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Equity strategy can save on taxes

Recently, The Wall Street Journal reported that Gillette Co.'s research lab is working on a new deodorant that blocks odour receptors in the noses of people around you. Evidently, you can't stink if no one can smell you.

According to lab director Dr. Ahmet Baydar, Gillette carries out its testing using a synthetic version of underarm odour called the "malodor compound," which can leave an entire office reeking for days. "Just three or four molecules is all it takes," Dr. Baydar says. Testing also involves placing five judges in a "hot room" to sniff the armpits of test subjects. Armpits are rated on a scale of one to 10, with 10 meaning "your head snaps back," according to one employee.

Dealing with body odour can be a real dilemma. But it's nothing technology can't fix. And if you're an investor, certain tax problems can be fixed with technology too. Investment technology, that is. In fact, there's plenty you can accomplish with an equity monetization strategy.

The strategy

Picture this. You're the proud owner of a stock that has appreciated in value and you've got too much tied up in this one security. That's right, you've got too many eggs in one basket.

The problem? If you sell all or a portion of your holdings in the stock in order to diversify, you're going to trigger a tax liability large enough to wipe out the national debt, give or take. Not to worry. An equity monetization strategy can help.

Under this strategy, you can make use of a customized over-the-counter derivative contract -- a forward sale contract -- that will allow you to: (1) lock in any gains on paper that you have enjoyed, (2) defer tax on a sale of the stock by avoiding an actual disposition, (3) diversify your holdings through the use of a loan, (4) create an interest deduction, and (5) avoid any margin calls that might otherwise apply when borrowing.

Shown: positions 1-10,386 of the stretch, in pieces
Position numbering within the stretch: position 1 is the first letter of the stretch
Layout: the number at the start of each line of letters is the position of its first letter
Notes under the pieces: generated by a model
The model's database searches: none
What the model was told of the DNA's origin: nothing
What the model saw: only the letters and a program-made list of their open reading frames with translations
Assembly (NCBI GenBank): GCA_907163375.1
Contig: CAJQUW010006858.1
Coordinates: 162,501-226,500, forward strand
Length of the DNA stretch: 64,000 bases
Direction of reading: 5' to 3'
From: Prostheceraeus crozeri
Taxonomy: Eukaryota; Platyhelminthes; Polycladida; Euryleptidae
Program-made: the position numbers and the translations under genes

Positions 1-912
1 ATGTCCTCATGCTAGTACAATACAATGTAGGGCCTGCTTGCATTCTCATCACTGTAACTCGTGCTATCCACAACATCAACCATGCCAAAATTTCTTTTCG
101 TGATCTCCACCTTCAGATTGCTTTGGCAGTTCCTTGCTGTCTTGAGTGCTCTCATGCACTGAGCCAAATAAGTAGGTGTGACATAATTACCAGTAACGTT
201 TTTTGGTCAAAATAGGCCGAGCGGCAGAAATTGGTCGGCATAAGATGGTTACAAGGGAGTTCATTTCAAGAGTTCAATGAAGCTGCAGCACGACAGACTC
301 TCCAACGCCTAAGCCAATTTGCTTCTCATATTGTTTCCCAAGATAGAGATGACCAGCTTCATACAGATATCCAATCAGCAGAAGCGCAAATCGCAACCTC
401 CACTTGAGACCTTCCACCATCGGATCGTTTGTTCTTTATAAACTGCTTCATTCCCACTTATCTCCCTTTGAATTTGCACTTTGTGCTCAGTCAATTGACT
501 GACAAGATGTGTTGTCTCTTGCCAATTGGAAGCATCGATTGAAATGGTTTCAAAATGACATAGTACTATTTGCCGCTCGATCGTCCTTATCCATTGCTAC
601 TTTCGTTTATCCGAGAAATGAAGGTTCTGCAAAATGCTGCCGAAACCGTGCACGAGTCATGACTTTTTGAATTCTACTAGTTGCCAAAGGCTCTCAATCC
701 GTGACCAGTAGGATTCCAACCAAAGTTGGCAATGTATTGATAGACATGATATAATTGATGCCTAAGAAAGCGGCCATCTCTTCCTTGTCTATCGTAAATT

The forward contract will allow you to lock in a selling price at a future predetermined date. Basically, a financial institution (say, a bank) agrees to buy your stock from you at a set price on a future date. Typically, you'll be restricted to publicly traded securities. Once you've locked in a price, the bank will lend you money based on the price you'll be collecting for your stock when the forward contract matures.

Consider Frank's story.

The example

Frank owns 25,000 shares of XYZ company, which trades at $40 today, for a total value of $1-million. His bank is willing to enter a forward contract with Frank that will give him the right to sell his XYZ shares to that bank for $45 a share five years from now. That is, Frank is guaranteed to receive $1,125,000 in five years for his XYZ shares.

In Frank's case, the bank has agreed to a cash settlement in five years, when the forward contract matures.

Suppose that XYZ stock trades at $40 in five years.

In that case, the bank will pay Frank $5 a share, since it guaranteed him a price of $45 ($5 profit per share) for the stock, and Frank will keep the stock.

If XYZ is trading at $48 in five years, Frank will have to pay the bank $3 a share because he was only guaranteed to receive a profit of $5 a share, and he'll keep his XYZ shares.

Any profit over the forward price of $45 belongs to the bank.

Finally, if XYZ trades at $45 a share in five years, no cash will change hands, and Frank will keep his stock.

Under the strategy, the bank will lend Frank $1-million. After all, Frank is guaranteed to receive $1,125,000 in five years -- so the bank, and Frank, know he'll be able to make good on the loan. Yes, the stock and forward contract will be pledged as collateral.

The result? Frank now has now eliminated any future risk of price fluctuations on his XYZ stock, has avoided a taxable disposition of the stock, will manage to diversify his portfolio with the newly borrowed $1-million, and can deduct the annual interest on the borrowed money invested. Finally, there's no potential for margin calls here. The drawback? Frank gives up any upside potential on his shares over the price in the forward contract.

The details

To ensure this strategy works from a tax perspective, it's best to have a cash -- not a physical -- settlement at maturity of the forward contract. Also, negotiate to retain all rights to dividends and votes attached to the shares during the term of the forward contract. Finally, visit a tax pro to discuss the idea in your situation.

Tim Cestnick, FCA, CFP, TEP is author of The Tax Freedom Zone and Winning the Tax Game 2003. He is managing director, National Tax Services, at AIC Ltd.

tcestnick@aic.com

CESTNICK from page C1



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